HOWARD WARD: One for the Aged: Watson Turns Back Clock
BY HOWARD WARD
For one glorious four-day period, Tom Watson was Tom Watson again. It was a real-life back-to-the-future moment.
For all of us with gray in our hair, wrinkles on our faces and yips in our golf swings, it was a sweet visit to yesteryear when we were young and carefree and able to make a golf swing without the pain of aching joints.
Tom Watson almost pulled one off for the aged. Closing in fast on 60, Watson turned the British Open Champion-ship into a remake of the movie, "Cocoon".
When it was over and Stewart Cink had ended all our dreams with an improbable birdie on the 72nd hole and a brilliant four-hole playoff performance, there was little we could do other than sag back into our recliners and feel the heartbreak that the unblinking cameras showed on Watson's face as he struggled down the final fairway.
No, Tom Watson really wasn't 33 again. It just seemed that way for a few days. Once again he was displaying the nerves of the young warrior that had battled head-to-head with a fading Jack Nicklaus more than a quarter of a century ago.
Ironically, Watson was playing the villain's role for me in those days as I cheered for Nicklaus against the young upstart who dared to challenge the Golden Bear.
This time, it would have made no difference who the other player in this drama might have been. This was Tom Watson's final day in the sun and he was so close to doing the impossible. He is 59 years old, almost 60, and he was playing golf like a 29-year-old.
We watched for four days as the guy we always liked to refer to as a Huckleberry Finn look-alike battled the impossible odds. He was such a non-factor that the bookies had him rated as a 1,000-to-one underdog. Most of us wouldn't have risked a dollar.
Frankly, Tom Watson isn't even much of a factor on the Champions Tour anymore. He's been playing with the seniors for almost 10 years now and he's obviously about ready to end a career that has been matched by only a few of the game's greatest players.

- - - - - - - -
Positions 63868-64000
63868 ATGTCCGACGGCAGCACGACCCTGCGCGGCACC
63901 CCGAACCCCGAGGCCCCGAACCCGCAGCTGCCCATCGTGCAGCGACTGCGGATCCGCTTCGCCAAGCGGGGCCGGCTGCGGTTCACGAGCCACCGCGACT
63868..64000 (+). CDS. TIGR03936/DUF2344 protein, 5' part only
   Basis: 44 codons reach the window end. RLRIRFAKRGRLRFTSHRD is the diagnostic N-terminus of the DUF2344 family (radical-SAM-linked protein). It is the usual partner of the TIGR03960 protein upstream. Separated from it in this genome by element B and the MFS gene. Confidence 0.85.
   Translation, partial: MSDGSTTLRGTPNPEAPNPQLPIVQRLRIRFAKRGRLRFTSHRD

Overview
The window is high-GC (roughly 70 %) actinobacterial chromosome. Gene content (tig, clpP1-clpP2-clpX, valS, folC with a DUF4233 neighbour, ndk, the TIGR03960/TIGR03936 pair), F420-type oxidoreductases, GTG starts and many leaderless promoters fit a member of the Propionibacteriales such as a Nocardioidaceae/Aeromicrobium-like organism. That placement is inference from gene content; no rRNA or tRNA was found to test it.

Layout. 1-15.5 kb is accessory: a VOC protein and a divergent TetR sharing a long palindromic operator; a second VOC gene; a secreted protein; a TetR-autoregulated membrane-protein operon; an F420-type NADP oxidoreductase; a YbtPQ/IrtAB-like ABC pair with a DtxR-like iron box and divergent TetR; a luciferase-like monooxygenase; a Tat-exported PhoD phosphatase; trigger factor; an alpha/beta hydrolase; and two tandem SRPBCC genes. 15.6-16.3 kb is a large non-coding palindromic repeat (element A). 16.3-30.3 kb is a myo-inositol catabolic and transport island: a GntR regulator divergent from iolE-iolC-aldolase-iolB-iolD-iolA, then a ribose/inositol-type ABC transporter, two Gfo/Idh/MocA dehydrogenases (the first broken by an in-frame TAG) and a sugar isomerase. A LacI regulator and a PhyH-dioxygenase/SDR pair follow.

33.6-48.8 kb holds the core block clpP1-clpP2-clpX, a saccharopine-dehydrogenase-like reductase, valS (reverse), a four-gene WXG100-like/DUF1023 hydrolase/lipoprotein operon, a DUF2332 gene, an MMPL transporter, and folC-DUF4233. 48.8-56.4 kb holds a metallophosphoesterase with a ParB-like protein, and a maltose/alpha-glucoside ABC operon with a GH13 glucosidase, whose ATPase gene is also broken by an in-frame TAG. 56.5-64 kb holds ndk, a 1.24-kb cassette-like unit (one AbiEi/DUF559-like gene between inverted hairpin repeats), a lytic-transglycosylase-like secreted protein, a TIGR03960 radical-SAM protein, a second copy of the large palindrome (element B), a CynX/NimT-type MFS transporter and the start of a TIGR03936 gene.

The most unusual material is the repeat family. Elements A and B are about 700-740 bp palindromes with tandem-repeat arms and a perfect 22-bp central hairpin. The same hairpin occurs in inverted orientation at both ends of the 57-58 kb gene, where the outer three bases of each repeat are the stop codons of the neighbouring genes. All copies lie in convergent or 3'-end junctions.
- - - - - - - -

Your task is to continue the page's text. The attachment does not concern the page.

Watson challenged Nicklaus at a time when Jack was undeniably the best in the game. He was PGA Tour Player of the Year six times, played on five Ryder Cup Teams, and won 39 Tour events including two Masters, a U.S. Open and five British Opens. It was the head-to-head confrontations with Nicklaus that cemented Watson's legacy as one of the game's all-time great players.
One of the most memorable duels between the two came at Turnberry, the site of this year's Open, in 1977. Watson and Nicklaus were tied after 36 holes and played together in the final two rounds. Nicklaus shot 65-66 and Watson shot 65-65 to win by a stroke.
They still call this one the "Duel in the Sun."
It that was the "Duel in the Sun," then this one has to have been the "Duel in the Twilight." Watson didn't win this one. A very deserving Stewart Cink did.
But Huck Finn won our hearts. And when he missed that less than bold stroke on the 72nd hole that could have made him the oldest man ever to win a major championship, our hearts ached for him and with him.
But he was there and for one final shining moment in the sun he was Tom Watson again and he almost brought home the Claret Jug.
Golf is such a cruel game. Golf is such wonderful, sweet game.
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